This year's Oscars may have ended with the best-picture snafu heard 'round the world, but in Hollywood the show must always go on — and next year's Academy Awards will go on with the same key players back on board.
On Tuesday, the Academy of Motion Picture Arts and Sciences and ABC announced that comedian and late-night host Jimmy Kimmel will return to host the 90th Oscars ceremony on March 4, 2018. The producers of this year's telecast, Michael De Luca and Jennifer Todd, will also helm the show for the second year in a row.
"Jimmy, Mike and Jennifer are truly an Oscar dream team," academy President Cheryl Boone Isaacs said in a statement.
In a separate interview by phone on Tuesday, Boone Isaacs said the announcement of the host and producers — which came months ahead of the typical schedule — was a testament to how pleased the academy's leadership was with this year's show, envelope-gate or no envelope-gate.
"The team worked extremely well together and produced a marvelous evening," Boone Isaacs said. "Jen, Mike and Jimmy gave us ideas and thoughts on what they'd like to bring to the show and they delivered, so what better folks to bring us through in the coming year. They work a lot and they're in-demand. So we wanted to make sure that we just kept this continuum and that the dance cards didn't get full."
ABC Entertainment Group President Channing Dungey said the decision to bring back Kimmel, who hosts ABC's "Jimmy Kimmel Live!" was "a no-brainer."
"We think he did a fantastic job," Dungey told reporters on a conference call as part of the TV industry's upfronts gathering this week. "We are so proud of the year Jimmy had, first with the Emmys and then with the Oscars. There's always a certain amount of steps that have to be taken in terms of the academy, but I think that they also felt really great about his performance... We feel incredibly thrilled about our creative team and are looking forward to an incredible 90th Oscar ceremony."
"If you think we screwed up the ending this year," Kimmel joked in a statement accompanying the announcement, "wait until you see what we have planned for the 90th anniversary show!"
Boone Isaacs acknowledged that it took a little time for her to be able to find the humor in the show's chaotic climax, in which "La La Land" was wrongly named best picture due to a mix-up with the envelopes before the correct winner, "Moonlight," was announced.
"For me, personally, it was like fast and slow all at the same time if that makes any kind of sense," she said, recalling the moment.
"But when I could reflect and look back later — and not much later, to be honest — yes, there was an incident but the way that everybody on that stage handled it must be remembered," she went on. "It was a group of professionals who acted as such. The relationships were there and tight and supportive, and before the show ended it all came together. At the end of the day, it showed a spirit of Hollywood that I think a lot of people probably have never seen or knew about."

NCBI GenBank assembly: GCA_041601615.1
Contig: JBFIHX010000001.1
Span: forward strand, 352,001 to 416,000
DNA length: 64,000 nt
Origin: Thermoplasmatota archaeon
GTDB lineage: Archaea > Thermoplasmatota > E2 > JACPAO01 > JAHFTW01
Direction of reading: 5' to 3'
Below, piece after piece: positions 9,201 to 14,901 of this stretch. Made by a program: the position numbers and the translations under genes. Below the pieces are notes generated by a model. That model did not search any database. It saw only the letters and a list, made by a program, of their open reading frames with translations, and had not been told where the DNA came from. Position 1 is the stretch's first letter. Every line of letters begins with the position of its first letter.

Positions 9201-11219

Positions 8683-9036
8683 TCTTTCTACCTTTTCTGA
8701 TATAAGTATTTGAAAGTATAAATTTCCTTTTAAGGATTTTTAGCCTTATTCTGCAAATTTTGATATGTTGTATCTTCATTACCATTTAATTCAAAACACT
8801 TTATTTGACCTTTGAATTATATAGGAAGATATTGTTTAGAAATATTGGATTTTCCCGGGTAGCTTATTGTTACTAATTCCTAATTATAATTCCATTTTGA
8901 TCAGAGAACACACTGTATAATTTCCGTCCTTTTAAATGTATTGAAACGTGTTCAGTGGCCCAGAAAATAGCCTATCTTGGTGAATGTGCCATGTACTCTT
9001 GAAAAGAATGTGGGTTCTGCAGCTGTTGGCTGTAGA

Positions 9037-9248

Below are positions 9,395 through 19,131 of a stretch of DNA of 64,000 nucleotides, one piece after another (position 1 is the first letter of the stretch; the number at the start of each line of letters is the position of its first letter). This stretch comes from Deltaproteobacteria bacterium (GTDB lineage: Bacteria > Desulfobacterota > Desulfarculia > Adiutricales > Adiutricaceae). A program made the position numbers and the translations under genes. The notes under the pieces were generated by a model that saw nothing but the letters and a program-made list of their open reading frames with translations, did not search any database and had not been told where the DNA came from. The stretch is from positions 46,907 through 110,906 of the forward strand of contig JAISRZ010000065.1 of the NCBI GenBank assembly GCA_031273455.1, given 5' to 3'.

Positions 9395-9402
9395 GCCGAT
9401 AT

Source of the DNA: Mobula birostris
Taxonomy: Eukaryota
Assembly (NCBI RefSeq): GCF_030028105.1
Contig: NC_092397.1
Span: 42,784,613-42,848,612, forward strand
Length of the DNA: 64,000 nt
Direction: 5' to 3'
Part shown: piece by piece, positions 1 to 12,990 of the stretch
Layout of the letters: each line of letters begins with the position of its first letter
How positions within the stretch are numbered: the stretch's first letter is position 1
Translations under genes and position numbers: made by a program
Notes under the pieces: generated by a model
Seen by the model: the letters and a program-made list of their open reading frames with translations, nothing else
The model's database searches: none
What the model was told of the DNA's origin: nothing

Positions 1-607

Ratings for this year's show dipped for the third straight year, as the Oscars face the same headwinds as every other live television event in an increasingly fragmented media landscape. But despite the last-minute bungle, Kimmel's hosting and the overall production received largely positive reviews.
Critiquing the Oscars in real time has become an annual social media blood sport, but Todd said she and De Luca, who have busy careers as film producers, nevertheless jumped at the chance to produce the show again.
"We were really happy with the show we produced," said Todd. "We learned a lot last year and I feel like we can even apply it even more next year. It is a lot to take on — it is sort of the Super Bowl of entertainment — so you have a lot thrown at you the first time you do it. But we're more than excited to go back. We like the punishment."
As for the best-picture fumble, Todd said, "Look, of course it's unfortunate and we felt very bad for both the movies that were involved. As filmmakers we want to make sure that people get their moment to win their Oscar and we of all people know how hard everyone has worked to get there. But that being said, we also know that in the state of the world mistakes happen, and we learned a lot."
She laughed. "We'll see what happens next year. It probably won't be an envelope but it'll be something else. It's live TV!"
Despite — or perhaps because of — the country's tense and fractious mood, this year's show was largely upbeat. Boone Isaacs, who is coming to the end of her fourth and final term as president this summer, said audiences should expect a similar "party and celebration" next year, along with an extra helping of nostalgia as the academy rings in its 90th year as the face of the movie business.
"Ninety years — that is a remarkable achievement for an organization that I've been very, very pleased to be a part of," she said. "There will be a lot of excitement as the team, the staff, the leadership of the academy and ABC all come together. It will be a wonderful time."
Times staff writer Yvonne Villarreal contributed to this report.
4:50 p.m.: This article was updated with additional quotes.